25 February 2016

Early SF Tales from the Eaton Collection: The English Revolution of the Twentieth Century by Henry Lazarus

Hardcover, 463 pages
Published 1897 (originally 1894)
Borrowed from the Eaton Collection
Read January 2015
The English Revolution of the Twentieth Century: A Prospective History
by Henry Lazarus

Like a lot of these early sort-of-sci-fi stories about the future, this one is framed by it being a document that has fallen back in time: it's a history of "the period of revolution 19— and onwards" (xxiii), focusing on a working-class uprising led by the mysterious Carlyle Democritus, who is able to mobilize the anger of the people, but also curb their excesses, preventing any "Reign of Terror"-esque tragedies. It really is a history book, written in a textbook fashion, with occasional excerpts from primary source documents, and at 400+ pages, it goes on far longer than could possibly be interesting.

The early pages, about the revolution itself, are the most interesting: the beef of Democritus (and thus, one suspects, Henry Lazarus, about whom the Science Fiction Encyclopedia indicates nothing other than that he was not a clarinetist) is largely with the accumulation of unnecessary amounts of wealth by a small portion of the population; one imagines we would see him hanging out with Occupy protesters these days. The revolutionaries seize jewelry and sell it to buy homes for the homeless, enact universal suffrage, stuff that we can mostly understand from a social justice perspective. For me, the most baffling thing was when Democritus went to meet with the King (I assume Edward VII): Democritus says that Edward has to hand over most of his jewelry, too, but that the Royal Family can keep its allowance, and that they'll have to give up all but two palaces, and promise to stop marrying foreigners. The King is down with all this (he felt burdened by all his stuff), and then Democritus makes one last request of him: to get rid of
the fashion, unnecessary to a woman’s modesty, and hitherto insisted upon at Court, of baring her bosom to the vulgar multitude. [...] [O]ne must needs visit and know the women of Eastern nations, whom the innocent and ignorant in this country deem beneath them, to realise even faintly the loathing and contempt which that disgusting European ‘fashion’ practised by our women arouses in any purely modest woman’s mind. (75)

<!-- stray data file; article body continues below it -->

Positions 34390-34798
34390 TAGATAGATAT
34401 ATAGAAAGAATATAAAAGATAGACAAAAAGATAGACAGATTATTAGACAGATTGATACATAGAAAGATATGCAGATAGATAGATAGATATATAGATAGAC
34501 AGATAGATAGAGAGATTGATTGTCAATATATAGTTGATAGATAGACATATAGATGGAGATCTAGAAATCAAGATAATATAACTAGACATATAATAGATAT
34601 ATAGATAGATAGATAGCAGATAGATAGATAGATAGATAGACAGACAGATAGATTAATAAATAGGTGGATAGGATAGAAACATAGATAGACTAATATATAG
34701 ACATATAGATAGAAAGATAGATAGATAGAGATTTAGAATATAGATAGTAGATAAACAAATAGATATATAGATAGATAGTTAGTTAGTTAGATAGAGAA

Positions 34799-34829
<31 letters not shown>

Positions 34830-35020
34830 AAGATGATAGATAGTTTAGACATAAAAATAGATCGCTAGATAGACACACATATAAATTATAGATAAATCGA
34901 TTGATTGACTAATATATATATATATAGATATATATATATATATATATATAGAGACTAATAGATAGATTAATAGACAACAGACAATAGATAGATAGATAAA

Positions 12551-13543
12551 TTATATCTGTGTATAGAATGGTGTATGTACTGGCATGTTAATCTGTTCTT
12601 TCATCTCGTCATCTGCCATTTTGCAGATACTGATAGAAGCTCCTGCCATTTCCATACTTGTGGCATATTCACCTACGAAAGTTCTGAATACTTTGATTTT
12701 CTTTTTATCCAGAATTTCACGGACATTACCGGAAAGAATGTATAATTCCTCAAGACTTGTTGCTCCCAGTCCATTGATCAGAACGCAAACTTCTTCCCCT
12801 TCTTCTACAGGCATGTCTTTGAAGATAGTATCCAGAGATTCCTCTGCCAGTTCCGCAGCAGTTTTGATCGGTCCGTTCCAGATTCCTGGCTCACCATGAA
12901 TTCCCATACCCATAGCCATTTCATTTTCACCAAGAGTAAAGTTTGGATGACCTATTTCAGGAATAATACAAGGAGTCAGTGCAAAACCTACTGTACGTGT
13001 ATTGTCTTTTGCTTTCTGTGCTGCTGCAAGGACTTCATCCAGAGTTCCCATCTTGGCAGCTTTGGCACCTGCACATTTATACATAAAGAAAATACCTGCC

Apparently bare bosoms are an equal problem to homelessness and mass starvation! I guess there's no doubt that Lazarus was a Victorian.

After the first hundred pages, though, it gets dead boring. First, Lazarus hates on statisticians:
The present historian is not a lover of statistics, or rather of statisticians, i.e. those of the economical political sort, a class of people much in requisition by ‘Honourable gentlemen’ and ‘Right honourable gentlemen’ of the Jubilee period,* one of whom had said, ‘Give me figures, and I’ll prove anything.’ And indeed a political statistician would prove anything. (109)
This is followed by page upon page of statistics used to support his points. Many of the pages of the edition I read had never been cut open. I can't lay claim to have actually read every page, but I am at least the first person to set their eyes upon all of them. The tedium of the book can be demonstrated by the fact that I took five single-spaced pages of notes on the first 109 pages, and then four and a half on the remaining 340 pages. Still, mixed in among the social reforms of the kind a contemporary liberal might applaud, there's the occasional nugget of an idea that seems totally crazy to us.

For example, Lazarus has some of the typical racial attitudes of his time, which are all over the place in 1890s revolutionary science fiction: "Amongst nations the children of Britain are as the oak amongst forest trees. Idle to inquire why, as idle to ignore the Divine message or fact. It is so" (287). This of course results in a British-American alliance of Anglo-Saxon enlightened despotism over the whole world.

And then Lazarus's wacky ideas about women return:
the God who made them [women] willed them to be the weaker of human kind, the weaker in order to invoke the protection of the strong. Be not misled by the ravings of Jubilee rant-idiocy of the political radical or any other type. True, they invented a hybrid variety of non-male monstrosity, by pumping the bosom nutrient into the brain organs, and called it strong-minded-women class—tough of skin, voluble of tongue, but that was not a branch of womankind, only of abortive, radical-political-economy malekind, a type of infinite degradation. (339)
Whoa, dude! We get it, women should not do anything other than be on pedestals. Your utopia sounds bad, and you should feel bad.

* This is Lazarus's future history term for 1880-94; Queen Victoria's Jubilee was in 1887.

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